The landscape embodies the close ties, people hold dearly, that exist between culture and spirituality. Cultural groups hold ceremonies at spiritually charged places in Litekyan. Evidence of past healing practices along the cave areas is present, as a lusong (mortor) is carved into the limestone with the lommok (pestel) still in place.

Today, yo’åmte (traditional healers) still collect åmot (medicine) at Litekyan and take their apprentices to Litekyan, passing on their knowledge. The original landowners carry on a deep connection but also remember and live their fight for justice, in the hopes of returning their rightfulness to their land.

Manhoben fight for their future

For the manhoben, the landscape of Litekyan offers a place-based learning experience that communicates knowledge and wisdom. Young people told me that seeing the handprints of their ancestors in the caves helped them find their cultural identity. Yet most people have not witnessed the landscape of Tailalo’ because of military access restrictions.

But knowing there are endangered species and vast cultural sights barred off to access, saddened the youth, yet in the same beat empowered them to advocate for their biocultural diversity protection.

Political disempowerment

The book chapter reviews the different phases of the NEPA process and discusses public input and how it is perceived by this law. The NEPA procedures failed to incorporate indigenous worldviews. The NEPA process does not include indigenous practices and value systems, especially spirituality and the sacredness of the land.

Because the law requires federal agencies only to “consider” the public input, that in itself perpetuates the continuous political disempowerment that began in the colonial era.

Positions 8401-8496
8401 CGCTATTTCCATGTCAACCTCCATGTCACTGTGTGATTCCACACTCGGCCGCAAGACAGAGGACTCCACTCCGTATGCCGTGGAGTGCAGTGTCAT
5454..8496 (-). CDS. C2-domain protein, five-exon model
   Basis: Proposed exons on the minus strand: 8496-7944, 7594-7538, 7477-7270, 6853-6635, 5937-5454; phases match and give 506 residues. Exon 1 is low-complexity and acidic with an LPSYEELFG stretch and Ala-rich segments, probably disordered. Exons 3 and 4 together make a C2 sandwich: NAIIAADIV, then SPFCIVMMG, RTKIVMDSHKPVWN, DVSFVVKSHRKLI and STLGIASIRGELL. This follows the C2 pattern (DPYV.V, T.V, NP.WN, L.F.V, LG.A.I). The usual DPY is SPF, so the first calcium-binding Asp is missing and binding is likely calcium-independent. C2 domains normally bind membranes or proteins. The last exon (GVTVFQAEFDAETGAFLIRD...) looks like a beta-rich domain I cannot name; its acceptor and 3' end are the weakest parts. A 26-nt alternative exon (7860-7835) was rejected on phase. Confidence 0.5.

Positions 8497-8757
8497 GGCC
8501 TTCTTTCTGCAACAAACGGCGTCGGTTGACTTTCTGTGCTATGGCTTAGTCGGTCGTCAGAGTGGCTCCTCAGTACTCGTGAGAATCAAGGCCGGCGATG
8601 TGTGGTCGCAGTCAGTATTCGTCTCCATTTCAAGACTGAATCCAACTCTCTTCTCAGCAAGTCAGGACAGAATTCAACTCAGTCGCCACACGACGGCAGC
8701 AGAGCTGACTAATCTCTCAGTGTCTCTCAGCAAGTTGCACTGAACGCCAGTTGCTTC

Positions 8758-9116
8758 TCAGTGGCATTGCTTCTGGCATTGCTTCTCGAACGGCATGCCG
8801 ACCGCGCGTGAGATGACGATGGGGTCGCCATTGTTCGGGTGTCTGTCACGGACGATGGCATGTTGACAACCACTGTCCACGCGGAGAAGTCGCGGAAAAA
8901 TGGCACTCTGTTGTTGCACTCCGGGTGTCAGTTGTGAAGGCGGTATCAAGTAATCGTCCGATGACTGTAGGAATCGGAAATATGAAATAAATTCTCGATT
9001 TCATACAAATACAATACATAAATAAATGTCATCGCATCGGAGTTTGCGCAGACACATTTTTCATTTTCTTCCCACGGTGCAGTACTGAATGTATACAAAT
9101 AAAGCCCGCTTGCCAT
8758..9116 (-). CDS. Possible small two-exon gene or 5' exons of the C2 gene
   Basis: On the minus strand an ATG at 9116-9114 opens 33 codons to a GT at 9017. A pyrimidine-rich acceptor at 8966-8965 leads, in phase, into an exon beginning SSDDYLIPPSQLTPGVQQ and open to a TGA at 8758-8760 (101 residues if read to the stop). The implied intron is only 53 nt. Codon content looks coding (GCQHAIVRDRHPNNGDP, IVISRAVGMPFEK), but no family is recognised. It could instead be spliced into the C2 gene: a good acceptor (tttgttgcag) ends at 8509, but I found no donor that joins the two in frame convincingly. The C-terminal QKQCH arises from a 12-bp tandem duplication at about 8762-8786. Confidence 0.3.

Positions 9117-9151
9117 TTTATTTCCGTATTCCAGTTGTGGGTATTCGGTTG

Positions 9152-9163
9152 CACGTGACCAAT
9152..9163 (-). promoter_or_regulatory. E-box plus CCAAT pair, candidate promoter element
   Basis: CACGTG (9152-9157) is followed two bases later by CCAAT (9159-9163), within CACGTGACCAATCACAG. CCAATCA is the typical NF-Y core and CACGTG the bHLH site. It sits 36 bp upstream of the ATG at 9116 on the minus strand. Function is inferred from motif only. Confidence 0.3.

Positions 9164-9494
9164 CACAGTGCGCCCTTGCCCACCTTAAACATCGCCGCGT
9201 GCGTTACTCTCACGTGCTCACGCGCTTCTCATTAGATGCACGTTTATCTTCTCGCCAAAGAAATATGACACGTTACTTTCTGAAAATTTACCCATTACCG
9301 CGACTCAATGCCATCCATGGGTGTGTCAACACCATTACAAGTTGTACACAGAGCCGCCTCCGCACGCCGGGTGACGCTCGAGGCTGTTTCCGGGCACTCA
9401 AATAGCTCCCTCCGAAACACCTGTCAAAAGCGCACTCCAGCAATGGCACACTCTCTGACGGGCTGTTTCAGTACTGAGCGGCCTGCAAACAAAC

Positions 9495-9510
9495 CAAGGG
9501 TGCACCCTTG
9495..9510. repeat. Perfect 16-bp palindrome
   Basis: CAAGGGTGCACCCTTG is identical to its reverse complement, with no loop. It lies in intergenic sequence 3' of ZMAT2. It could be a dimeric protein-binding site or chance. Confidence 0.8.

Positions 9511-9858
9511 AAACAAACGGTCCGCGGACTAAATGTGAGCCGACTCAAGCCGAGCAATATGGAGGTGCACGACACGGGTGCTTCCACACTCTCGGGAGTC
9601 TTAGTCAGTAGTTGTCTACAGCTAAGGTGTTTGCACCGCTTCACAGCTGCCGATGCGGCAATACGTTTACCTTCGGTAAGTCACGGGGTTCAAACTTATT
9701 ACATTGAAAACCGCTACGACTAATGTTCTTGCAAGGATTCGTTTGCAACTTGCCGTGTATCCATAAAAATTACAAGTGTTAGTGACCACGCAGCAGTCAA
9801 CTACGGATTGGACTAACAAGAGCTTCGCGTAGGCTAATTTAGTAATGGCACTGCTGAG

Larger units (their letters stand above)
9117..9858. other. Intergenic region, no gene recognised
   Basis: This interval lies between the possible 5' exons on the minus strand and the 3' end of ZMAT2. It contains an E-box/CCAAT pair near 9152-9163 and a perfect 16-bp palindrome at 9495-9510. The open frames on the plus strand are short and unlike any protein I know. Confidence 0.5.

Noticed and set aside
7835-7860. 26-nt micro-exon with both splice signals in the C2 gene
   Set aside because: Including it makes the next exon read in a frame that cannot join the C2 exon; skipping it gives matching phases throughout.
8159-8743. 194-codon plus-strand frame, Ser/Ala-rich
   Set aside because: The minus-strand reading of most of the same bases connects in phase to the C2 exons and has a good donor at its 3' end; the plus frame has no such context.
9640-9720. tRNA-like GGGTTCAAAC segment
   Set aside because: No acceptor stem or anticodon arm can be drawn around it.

In summary, decision-making tools like NEPA, the Endangered Species Act, and National Historic Preservation Act need re-evaluation and must include a process that acknowledges and legitimizes the CHamoru knowledge and value systems.

Policy change

Activists and stakeholders suggested bottom-up approaches are needed to build upon local knowledge which can advance local decision-making. Local legislation can outline regulations which include and legitimize the voice of the people.

True participation can occur via a local knowledge body, such as a Kumision or council of elders, which exists in other Micronesian Islands. A co-production of knowledge consisting of traditional and scientific knowledge holders can advance the inclusion of traditional practices and indigenous knowledge systems and protect the unique biocultural diversity our island holds and has the potential to restore indigenous land sovereignty.

For more information

You can order the book on amazon:

Have your voice heard in your own personal way. If it is by attending a wave, writing a letter, providing testimony or telling your neighbor or friend how you value Litekyan and Tailalo’, we are one step closer to protecting this valuable forest and the preservation of cultural practices and spiritual connections to the land.

You can also contact me at [email protected]

Kaitin Ngeremokt’s protest banner depicts a Mother Earth figure saddened but hopeful as a CHamoru boy tries to stop the bulldozers.

Else Demeulenaere is the Associate Director for Natural Resources for the Center for Island Sustainability at the University of Guam where she mentors students and leads several forest restoration, endangered species recovery, and ethnobotanical projects. You can reach her at [email protected]